And yet this deference is counteracted by the facts, which the clergymen could not have been unaware of. Alabama’s governor at the time, George Wallace, was a pronounced and vicious racist and segregationist, and his outspoken willingness to use violence towards promoting his cause was no secret. So as Dr. King continues to use the preacherly repetition of phrases – “I wish,” “if you had seen” – he is making it clear that these men have not been misled or confused; they have been wrong. They have supported evil instead of celebrating the cause of justice (184).

Further, they have supported evil for what he deems superficial reasons. He acknowledges that the police showed no violence in public, but then distinguishes between the means and ends of a situation. Again, he is showing his didactic ability even in the midst of fiery confrontation, his ability to distinguish terms and identify the distinction between justice and injustice. Aligning his cause not only with “Judeo-Christian heritage” and “the Constitution and Declaration of Independence,” Dr. King accuses the clergy (and by extension, the white moderates) of falling short in both secular and moral terms. Again, the legal and moral ramifications are not separated, but in fact ought to be reflections of one another (184-185).

His attack here is similar to one he has made several times: these men cannot tell the difference between the real heroes and the true villains. By juxtaposing those who will eventually be deemed the “real heroes” of the South with the police who protect the “evil system of segregation, he does not pose a question to the clergy (i.e. which do you support?), but rather accuses of them of blindness and ignorance (i.e. how could you support evil?).

The implied answer to this latter question is, of course, because they prize moderation – reflected here in ‘law and order’ – over justice.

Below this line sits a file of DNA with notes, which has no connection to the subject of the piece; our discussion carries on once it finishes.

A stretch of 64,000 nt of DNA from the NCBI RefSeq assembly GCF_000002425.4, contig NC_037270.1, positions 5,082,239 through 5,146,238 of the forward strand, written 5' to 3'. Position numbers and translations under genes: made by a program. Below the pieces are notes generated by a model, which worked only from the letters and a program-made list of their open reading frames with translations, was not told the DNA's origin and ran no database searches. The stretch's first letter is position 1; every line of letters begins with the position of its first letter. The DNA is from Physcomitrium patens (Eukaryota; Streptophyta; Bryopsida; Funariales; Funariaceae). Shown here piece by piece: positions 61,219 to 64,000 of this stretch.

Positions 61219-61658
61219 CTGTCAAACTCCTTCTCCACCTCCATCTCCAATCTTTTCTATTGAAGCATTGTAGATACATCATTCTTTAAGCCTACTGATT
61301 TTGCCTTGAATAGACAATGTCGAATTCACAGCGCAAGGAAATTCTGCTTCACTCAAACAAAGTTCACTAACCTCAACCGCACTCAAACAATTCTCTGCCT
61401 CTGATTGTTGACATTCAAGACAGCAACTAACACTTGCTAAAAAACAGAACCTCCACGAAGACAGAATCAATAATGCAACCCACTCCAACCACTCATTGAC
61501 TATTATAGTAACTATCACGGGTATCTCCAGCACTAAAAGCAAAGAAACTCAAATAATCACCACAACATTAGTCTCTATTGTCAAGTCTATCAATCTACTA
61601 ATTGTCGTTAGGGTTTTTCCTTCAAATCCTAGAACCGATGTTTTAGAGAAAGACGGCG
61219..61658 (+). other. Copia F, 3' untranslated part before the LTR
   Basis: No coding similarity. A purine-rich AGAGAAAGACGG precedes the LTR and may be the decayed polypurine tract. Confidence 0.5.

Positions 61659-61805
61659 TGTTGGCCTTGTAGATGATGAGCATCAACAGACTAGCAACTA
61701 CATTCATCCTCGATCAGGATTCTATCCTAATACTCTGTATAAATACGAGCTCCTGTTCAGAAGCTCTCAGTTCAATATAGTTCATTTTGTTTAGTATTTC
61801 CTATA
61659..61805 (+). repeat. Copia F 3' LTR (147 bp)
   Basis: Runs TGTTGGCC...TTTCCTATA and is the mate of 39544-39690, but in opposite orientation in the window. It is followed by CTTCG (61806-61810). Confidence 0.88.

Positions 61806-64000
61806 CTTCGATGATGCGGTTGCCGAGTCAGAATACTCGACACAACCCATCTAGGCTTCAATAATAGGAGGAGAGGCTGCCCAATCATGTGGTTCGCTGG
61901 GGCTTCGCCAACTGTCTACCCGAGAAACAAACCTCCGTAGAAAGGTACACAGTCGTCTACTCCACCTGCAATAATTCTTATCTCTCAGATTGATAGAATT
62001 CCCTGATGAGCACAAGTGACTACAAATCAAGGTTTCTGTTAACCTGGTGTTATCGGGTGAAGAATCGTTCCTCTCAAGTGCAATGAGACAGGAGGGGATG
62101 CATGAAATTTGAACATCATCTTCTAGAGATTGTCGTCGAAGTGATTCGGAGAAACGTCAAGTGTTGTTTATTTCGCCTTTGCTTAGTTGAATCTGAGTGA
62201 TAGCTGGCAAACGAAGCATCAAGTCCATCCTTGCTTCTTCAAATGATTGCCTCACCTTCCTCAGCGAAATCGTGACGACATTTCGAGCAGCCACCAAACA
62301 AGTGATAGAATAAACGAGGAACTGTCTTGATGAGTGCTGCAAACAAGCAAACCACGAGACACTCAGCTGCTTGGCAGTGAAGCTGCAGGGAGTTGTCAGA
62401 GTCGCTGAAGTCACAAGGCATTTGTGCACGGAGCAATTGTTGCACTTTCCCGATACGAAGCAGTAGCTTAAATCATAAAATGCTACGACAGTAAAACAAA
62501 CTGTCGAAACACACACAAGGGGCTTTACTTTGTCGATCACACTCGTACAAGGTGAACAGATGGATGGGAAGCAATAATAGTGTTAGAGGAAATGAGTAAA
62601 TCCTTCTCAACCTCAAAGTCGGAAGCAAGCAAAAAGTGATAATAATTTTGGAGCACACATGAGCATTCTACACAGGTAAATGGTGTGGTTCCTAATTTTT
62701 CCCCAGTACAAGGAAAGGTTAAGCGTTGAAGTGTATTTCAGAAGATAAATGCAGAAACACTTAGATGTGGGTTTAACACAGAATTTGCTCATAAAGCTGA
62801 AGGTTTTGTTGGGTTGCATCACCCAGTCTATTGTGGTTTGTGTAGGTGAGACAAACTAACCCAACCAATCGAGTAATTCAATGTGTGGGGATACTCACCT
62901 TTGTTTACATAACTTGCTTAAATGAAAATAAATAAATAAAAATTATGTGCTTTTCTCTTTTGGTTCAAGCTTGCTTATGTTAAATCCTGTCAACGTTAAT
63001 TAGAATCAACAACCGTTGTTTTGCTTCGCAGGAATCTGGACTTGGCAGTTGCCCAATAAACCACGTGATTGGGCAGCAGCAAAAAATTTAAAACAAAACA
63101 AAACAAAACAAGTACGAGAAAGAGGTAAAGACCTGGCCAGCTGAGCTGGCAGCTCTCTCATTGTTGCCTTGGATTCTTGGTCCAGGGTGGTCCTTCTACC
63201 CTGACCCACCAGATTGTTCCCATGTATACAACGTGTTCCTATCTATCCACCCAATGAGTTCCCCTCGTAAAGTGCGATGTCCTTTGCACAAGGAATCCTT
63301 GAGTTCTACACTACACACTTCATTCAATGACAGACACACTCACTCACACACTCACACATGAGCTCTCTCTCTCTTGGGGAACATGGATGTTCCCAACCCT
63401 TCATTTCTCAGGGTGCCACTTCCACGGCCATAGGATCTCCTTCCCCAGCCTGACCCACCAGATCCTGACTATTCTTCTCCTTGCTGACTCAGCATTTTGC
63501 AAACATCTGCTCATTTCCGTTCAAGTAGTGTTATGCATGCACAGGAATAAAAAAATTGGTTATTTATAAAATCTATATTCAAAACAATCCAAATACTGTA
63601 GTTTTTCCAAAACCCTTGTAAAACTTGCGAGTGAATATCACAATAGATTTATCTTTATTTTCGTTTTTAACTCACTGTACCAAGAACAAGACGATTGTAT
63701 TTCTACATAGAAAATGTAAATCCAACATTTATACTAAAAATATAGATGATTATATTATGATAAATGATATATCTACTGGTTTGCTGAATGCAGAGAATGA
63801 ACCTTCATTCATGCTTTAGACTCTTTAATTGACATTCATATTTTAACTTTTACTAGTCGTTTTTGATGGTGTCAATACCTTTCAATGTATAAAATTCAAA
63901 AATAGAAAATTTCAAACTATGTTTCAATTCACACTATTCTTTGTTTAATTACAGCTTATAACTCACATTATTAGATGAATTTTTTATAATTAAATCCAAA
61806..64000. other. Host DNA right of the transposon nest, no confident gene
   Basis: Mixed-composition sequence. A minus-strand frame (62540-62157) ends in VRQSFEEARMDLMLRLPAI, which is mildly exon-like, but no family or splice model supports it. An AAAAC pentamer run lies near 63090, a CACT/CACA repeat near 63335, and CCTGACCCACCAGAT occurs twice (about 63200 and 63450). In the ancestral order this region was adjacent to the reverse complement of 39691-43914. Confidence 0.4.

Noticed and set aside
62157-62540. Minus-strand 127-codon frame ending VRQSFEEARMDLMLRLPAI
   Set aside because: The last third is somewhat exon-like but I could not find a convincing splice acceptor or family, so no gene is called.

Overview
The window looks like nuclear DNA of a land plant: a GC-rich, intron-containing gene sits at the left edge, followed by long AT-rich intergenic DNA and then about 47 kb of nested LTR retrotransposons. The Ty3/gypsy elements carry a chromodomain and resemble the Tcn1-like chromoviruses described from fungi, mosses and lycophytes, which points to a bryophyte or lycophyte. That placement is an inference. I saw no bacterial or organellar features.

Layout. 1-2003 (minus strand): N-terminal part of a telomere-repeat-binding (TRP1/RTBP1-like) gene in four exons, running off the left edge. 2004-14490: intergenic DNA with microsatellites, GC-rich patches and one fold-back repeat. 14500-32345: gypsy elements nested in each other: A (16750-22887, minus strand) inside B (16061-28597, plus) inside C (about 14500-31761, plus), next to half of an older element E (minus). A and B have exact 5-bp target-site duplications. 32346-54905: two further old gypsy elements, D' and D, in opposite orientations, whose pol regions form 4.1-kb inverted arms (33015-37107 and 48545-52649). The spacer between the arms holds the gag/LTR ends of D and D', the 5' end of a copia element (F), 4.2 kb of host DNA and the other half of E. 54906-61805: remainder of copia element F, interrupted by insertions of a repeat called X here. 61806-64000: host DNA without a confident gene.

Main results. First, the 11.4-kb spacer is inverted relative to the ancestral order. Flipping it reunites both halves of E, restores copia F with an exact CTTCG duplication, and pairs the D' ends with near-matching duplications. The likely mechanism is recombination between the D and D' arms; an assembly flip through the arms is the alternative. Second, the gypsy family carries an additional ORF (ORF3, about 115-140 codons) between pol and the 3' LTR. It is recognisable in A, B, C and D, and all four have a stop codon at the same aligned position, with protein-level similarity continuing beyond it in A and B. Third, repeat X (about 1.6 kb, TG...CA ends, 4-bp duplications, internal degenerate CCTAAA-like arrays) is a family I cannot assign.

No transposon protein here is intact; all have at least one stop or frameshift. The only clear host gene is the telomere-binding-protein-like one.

The final paragraphs of the passage end with another burst of false deference that ultimately celebrates the power of the just individual to change society. In many ways, Dr. King’s apologies feel strangely placed, as he seemingly retreats from the confrontation of the previous paragraphs. And yet in apologizing for having potentially gone too far, he turns the judgment not to the men he ostensibly apologizes to, but instead to God. In effect, he does not care whether they forgive him; they have lost their right to judge whether his cause is just.

Instead, he ends with a rather ministerial optimism, a “hope…[that] the radiant stars of love and brotherhood will shine over this great nation.” What is contained in the language of the closing, however is that such a future is not certain. As he makes clear earlier in the “Letter,” there is no inevitability of justice; individuals must force it into life. Having only paragraphs before celebrated the “real heroes” of the South, a number of which includes not only famous Civil Rights icons like James Meredith but also nameless people who have stood up for justice, he reinforces that these “radiant stars” will come to pass not through good will or moderation, but through the tireless efforts of those who will fight for it (185).

And it is telling that he does not end the “Letter” by begging the clergymen for anything but their “hope.” For he does not need them (or, if he did, he would not end the "Letter" by acknowledging it). He and his brethren are on their way, devoted to their cause. What the clergy – and the country at large – must now decide is whether they will join the train towards “Peace and Brotherhood” or be left behind (185).